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Geometry (Greek γεωμετρία; geo = earth, metria = measure) arose as the field of knowledge dealing with spatial relationships. Geometry was one of the two fields of premodern mathematics, the other being the study of numbers.
Classic geometry was focused in compass and straightedge constructions. Geometry was revolutionized by Euclid, who introduced mathematical rigor and the axiomatic method still in use today. His book, The Elements is widely considered the most influential textbook of all time, and was known to all educated people in the West until the middle of the 20th century.^{[1]}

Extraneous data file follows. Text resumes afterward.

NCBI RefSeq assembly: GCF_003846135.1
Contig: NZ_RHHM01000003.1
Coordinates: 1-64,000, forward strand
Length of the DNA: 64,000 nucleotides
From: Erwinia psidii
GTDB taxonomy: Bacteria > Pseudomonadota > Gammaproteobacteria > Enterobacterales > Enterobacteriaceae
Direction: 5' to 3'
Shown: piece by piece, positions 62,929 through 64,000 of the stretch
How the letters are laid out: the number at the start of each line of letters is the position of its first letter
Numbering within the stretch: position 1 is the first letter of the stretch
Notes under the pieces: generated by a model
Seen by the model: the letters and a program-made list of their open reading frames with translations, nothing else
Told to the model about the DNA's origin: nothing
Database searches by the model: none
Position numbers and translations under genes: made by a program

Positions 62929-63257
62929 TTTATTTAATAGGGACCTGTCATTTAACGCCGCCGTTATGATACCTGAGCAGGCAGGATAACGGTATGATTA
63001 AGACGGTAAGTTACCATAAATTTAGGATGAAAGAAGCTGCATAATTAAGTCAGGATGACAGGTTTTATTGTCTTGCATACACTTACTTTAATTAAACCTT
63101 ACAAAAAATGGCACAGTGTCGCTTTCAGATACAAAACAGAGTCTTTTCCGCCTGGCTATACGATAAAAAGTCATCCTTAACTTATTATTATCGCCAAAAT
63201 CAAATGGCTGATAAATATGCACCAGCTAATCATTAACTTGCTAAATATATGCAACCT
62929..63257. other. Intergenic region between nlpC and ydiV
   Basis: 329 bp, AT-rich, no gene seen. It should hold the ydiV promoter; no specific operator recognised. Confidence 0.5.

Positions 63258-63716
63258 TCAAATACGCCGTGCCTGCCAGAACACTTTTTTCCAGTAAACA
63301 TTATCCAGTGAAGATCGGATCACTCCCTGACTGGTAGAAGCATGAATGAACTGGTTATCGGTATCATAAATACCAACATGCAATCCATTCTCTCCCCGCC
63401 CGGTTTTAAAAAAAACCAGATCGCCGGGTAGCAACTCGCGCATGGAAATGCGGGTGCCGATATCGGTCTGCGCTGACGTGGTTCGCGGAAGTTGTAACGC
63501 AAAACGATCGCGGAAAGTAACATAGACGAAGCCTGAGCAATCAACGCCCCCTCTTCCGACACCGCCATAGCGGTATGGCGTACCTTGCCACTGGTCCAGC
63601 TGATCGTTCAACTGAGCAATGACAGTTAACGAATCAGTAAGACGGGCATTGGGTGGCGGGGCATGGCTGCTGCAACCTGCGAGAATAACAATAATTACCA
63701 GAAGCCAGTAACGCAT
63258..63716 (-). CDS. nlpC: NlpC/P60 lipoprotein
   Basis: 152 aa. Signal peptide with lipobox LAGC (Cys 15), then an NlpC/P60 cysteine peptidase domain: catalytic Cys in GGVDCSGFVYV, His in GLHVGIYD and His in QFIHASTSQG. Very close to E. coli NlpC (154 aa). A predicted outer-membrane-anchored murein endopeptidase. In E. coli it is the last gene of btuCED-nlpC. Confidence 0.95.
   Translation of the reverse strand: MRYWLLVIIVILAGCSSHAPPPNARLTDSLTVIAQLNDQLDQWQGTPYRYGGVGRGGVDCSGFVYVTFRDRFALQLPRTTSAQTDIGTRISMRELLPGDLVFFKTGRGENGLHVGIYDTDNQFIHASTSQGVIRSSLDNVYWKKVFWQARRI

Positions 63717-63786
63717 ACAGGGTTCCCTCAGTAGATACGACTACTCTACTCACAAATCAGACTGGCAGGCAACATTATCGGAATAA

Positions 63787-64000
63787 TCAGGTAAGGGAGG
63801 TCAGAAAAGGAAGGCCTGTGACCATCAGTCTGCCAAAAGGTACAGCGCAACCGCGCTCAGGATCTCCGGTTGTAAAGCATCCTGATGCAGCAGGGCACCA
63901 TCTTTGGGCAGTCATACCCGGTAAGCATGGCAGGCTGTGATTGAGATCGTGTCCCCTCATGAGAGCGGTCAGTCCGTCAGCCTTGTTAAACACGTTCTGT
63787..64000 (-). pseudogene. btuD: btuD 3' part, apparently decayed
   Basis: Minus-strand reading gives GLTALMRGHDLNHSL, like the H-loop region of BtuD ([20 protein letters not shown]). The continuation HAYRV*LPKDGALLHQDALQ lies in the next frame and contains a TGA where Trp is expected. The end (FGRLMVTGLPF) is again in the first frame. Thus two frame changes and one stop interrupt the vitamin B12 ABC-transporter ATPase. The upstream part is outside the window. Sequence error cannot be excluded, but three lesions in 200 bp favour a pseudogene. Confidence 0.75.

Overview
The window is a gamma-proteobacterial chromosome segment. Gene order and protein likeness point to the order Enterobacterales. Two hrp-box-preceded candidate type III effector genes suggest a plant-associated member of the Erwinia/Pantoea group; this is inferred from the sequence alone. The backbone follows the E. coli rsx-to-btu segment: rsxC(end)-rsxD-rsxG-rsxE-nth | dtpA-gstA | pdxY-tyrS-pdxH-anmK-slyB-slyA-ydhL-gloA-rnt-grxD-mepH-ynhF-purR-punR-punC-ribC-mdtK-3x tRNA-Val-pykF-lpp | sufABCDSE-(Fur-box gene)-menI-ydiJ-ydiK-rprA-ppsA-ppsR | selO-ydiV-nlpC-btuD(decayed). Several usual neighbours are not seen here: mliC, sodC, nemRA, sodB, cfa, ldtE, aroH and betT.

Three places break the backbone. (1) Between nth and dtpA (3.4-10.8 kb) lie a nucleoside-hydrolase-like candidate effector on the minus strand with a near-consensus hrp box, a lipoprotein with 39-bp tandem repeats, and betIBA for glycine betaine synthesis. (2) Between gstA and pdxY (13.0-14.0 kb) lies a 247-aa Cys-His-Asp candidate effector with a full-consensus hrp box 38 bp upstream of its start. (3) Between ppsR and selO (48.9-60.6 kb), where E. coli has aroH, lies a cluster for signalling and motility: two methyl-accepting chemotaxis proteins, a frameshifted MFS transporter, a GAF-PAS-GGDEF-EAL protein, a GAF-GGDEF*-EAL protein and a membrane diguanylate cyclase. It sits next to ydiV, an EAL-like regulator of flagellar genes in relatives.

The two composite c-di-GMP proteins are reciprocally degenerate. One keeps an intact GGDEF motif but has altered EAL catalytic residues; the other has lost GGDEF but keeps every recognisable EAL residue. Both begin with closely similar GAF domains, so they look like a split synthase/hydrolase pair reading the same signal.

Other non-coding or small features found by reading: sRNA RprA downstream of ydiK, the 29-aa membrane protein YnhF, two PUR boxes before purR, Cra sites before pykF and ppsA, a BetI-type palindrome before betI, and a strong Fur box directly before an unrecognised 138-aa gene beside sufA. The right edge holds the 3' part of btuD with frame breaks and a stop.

In modern times, geometric concepts have been generalized to a high level of abstraction and complexity, and have been subjected to the methods of calculus and abstract algebra, so that many modern branches of the field are barely recognizable as the descendants of early geometry. (See areas of mathematics and algebraic geometry.)
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